|The Scanmar boats were designed on the initiative of the Swedish designer Nils-Erik Olofsson. He designed the layout of the interiors of these boats, and the hulls were designed by Rolf Magnusson; the sole exception was the 25, which was designed by Bernt Andersson. The Swedish firm of Börjesson Brothers manufactured all Scanmar boats. There were six models of Scanmar boats manufactured from 1975 to 1991: the 25, 31, 33, 345, 35 and 40. There were plans for a Scanmar 37, but the company went out of business before these were ever built. |
In 1974 Olofsson designed the Compis which were built by the Börjesson Brothers. Four years later came the plans for a larger boat. The prototype of the Contrast 33, designed by Rolf Magnusson, was displayed at the Långedrags Exhibition in Göteborg. Olofsson felt that the Contrast was a bit too small, and Magnusson offered to design exactly what he wanted: a roomier boat. This was the birth of the Scanmar 33. Olofsson's idea was a boat with roomy interior in relation to the exterior measurements, a comfortably placed toilet, a large aft cabin, and a large forecabin; the dual cabins would ensure that the salon area would not need to be used for sleeping. In addition, he wanted a spacious galley and a roomy cockpit, a strong engine, good-sailing capabilities as well as fast; a foresail which was not too large, and a self-tacking jib. Olofsson had the boats built at the Börjesson Brothers wharf, and sold them through his distribution company Scanmar Boats in Saltsjö-Boo, Sweden. In 1984, he sold 50% of the company to the Börjesson Brothers, and in 1986 he sold them the remaining 50% of Scanmar Yachts, forming Yachts of Scandinavia.
After selling Scanmar Yachts, Olofsson did not rest on his laurels. He went on to design and now builds the beautiful Scanyacht line of sailboats at his factory in Saltjsö-Duvnäs. The flagship boat of the line, the graceful Scanner 391, bears a strong family resemblance to the Scanmar 33.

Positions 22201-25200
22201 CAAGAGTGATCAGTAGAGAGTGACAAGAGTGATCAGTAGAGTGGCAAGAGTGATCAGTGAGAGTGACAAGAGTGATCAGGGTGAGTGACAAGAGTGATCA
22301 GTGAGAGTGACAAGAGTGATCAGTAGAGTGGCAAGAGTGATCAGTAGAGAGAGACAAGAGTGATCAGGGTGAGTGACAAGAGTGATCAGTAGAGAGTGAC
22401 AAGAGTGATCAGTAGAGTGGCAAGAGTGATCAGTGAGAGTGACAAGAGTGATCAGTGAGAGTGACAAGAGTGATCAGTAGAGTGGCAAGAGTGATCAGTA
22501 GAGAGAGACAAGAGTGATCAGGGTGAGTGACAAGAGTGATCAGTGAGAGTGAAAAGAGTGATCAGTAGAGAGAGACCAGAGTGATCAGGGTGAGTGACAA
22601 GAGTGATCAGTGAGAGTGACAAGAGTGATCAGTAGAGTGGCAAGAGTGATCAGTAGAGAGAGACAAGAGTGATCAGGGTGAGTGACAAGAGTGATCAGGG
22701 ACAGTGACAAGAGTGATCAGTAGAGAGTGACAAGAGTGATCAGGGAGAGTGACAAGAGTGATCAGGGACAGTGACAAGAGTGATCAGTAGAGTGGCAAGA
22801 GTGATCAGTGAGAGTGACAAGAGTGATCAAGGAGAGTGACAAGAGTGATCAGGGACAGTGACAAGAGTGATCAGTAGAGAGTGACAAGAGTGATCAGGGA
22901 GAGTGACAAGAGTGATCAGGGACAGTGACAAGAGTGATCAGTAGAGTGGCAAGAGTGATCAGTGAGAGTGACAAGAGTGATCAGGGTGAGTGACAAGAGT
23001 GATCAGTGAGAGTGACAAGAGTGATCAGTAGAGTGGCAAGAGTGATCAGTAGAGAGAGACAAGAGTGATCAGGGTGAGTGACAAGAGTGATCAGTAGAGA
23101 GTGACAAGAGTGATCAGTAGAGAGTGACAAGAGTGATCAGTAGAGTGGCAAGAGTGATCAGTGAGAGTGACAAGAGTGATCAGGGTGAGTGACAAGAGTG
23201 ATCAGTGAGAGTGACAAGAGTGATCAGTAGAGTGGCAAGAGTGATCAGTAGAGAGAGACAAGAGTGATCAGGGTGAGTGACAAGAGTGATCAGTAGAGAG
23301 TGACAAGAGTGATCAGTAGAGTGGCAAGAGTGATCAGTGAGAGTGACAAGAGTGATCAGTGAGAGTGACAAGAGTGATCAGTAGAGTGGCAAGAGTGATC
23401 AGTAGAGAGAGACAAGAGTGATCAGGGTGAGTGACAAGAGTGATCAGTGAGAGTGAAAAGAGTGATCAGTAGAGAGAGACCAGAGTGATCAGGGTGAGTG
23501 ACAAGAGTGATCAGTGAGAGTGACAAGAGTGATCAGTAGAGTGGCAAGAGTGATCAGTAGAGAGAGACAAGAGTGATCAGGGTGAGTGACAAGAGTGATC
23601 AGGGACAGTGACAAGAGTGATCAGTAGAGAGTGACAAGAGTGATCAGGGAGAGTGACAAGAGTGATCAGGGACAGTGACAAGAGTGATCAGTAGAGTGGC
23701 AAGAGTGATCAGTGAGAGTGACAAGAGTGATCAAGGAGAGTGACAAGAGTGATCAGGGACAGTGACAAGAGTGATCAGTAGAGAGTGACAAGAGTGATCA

Magnusson, a native of Karlstadt in Sweden, began his career by designing a boat in 1965 for the Koster Class Association competition. A Koster is a large, traditionally-styled type of sailboat common in Norway and the west coast of Sweden, and used for commercial fishing. They were wide in relation to their length, very seaworthy, with low freeboard; they were originally built of oak, about 40' in length. Only one example of his Koster design, named Tummelduns, was built; it never went into full production. The Allegro 27, designed by Lasse Norlin, was the winner of the Competition.
The Joker was designed for the Half-ton Cup in 1968. It was modified somewhat in 1971 and renamed the Albin Ballad. Rolf has over the years created many boats on his drawing board: the Albin 79 and Albin 57, Kakadu (a One-off boat), Mamba 34, Gambler 35, and the Contrast boats, just to name a few. In addition to designing boats, Rolf has designed and sewn many of the sails for his boats in his own sail loft.